The model thus stresses responsiveness, the ability to effect quick releases.

Stages of the SDLC

Planning and Analysis, Defining Feasibility, Product Architecture Design, Coding and Development, Product Testing, Software Deployment, and Operations and Maintenance.

1. Planning and Analysis

Planning and Analysis is the most crucial SDLC stage.

Senior members of the development team and sales representatives consult with the customer to determine the project’s requirements.

The team then analyzes the requirements before formulating an approach to the project.

2. Determining Feasibility

The development team conducts a study to determine the project’s feasibility, consider its risks, and specify software needs.

3. Product Architecture Design Architecture

The team converts the software requirements into a plan: the design specification.

The plan permits the team to define the system architecture. Stakeholders review the plan and offer input.

4. Coding and Development

The development team now begins to build the system by writing code in the selected language.

Tasks are defined and assigned to individual developers or smaller teams.

5. Product Testing

The application is tested for glitches and deficiencies, and to ensure that all functions are working properly and capable of working together.

6. Software Deployment

Deployment requirements having been addressed, the software application is now made available to the customer.

Automated deployments are generally straightforward, those requiring database upgrades more involved.

7. Operations and Maintenance

Application glitches - bugs - that present themselves in the field are addressed.

Security in the SDLC

Among the means of ensuring the security of the application secure are:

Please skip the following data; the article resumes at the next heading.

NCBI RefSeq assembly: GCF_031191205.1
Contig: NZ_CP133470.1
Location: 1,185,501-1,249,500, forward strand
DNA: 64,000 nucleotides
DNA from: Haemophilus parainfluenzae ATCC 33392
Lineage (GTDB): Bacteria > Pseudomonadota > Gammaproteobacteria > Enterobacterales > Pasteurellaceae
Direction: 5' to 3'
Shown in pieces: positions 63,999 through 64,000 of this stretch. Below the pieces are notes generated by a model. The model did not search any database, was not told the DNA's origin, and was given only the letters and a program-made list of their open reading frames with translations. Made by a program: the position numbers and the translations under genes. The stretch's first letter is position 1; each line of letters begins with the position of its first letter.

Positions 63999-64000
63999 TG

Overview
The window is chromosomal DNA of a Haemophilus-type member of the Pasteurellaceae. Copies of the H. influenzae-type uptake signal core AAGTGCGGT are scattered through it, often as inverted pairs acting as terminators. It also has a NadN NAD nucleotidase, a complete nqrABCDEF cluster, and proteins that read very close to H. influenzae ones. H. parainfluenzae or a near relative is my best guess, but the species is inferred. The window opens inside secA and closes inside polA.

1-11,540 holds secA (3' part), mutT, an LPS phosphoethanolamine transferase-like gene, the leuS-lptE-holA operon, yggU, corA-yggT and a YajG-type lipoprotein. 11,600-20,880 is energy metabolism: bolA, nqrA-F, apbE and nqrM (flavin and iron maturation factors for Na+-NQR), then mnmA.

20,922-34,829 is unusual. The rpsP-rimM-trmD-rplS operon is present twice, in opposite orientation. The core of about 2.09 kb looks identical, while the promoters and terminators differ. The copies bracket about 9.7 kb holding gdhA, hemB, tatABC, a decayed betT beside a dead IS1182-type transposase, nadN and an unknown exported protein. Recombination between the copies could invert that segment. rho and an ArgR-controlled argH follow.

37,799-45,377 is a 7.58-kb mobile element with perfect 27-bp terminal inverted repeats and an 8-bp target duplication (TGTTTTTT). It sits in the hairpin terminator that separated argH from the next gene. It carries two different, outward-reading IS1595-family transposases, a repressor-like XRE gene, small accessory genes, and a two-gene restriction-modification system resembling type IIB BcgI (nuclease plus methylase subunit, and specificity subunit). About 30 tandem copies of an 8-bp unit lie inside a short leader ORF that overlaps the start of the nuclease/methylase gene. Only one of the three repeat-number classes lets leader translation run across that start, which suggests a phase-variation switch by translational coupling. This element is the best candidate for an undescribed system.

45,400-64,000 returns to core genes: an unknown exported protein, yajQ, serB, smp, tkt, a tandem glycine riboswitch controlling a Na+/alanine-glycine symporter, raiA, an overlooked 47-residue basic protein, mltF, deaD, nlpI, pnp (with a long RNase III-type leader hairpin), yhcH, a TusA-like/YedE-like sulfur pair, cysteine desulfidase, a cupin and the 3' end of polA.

• Encryption of SSL / TLS traffic
  • Protection of passwords
  • Safe storage user credentials

The Takeaway

The success of any project requires teamwork. Teamwork requires the sharing of a goal. The goal must be communicated clearly and understood. The goal, however dependent on creativity and innovation, requires structure, a plan.

Software Development Life Cycle is the plan for success.

About Metacom Development

Metacom Development is a team of highly skilled professionals with decades of experience in the software development industry. Our goal is to turn your ideas and visions into innovative technologies through custom software applications, mobile apps, and website development.

We become partners with our clients and use our technical knowledge to deliver high-quality solutions that drive company growth. Our dedication, loyalty, and passion allow us to succeed in this ever-changing landscape.

By focusing our efforts on select industry sectors such as healthcare, we have become experts in these fields. We can provide valuable insights, cost-saving efficiencies, and turn-key solutions to advance your company.

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About the author

Brian McauliffeCustomer Service Manager

Brian McAuliffe is the Custom Service Manager at Metacom Development. Brian is originally from Providence, Rhode Island and now resides in Cape Cod. He has a passion for technology and writing.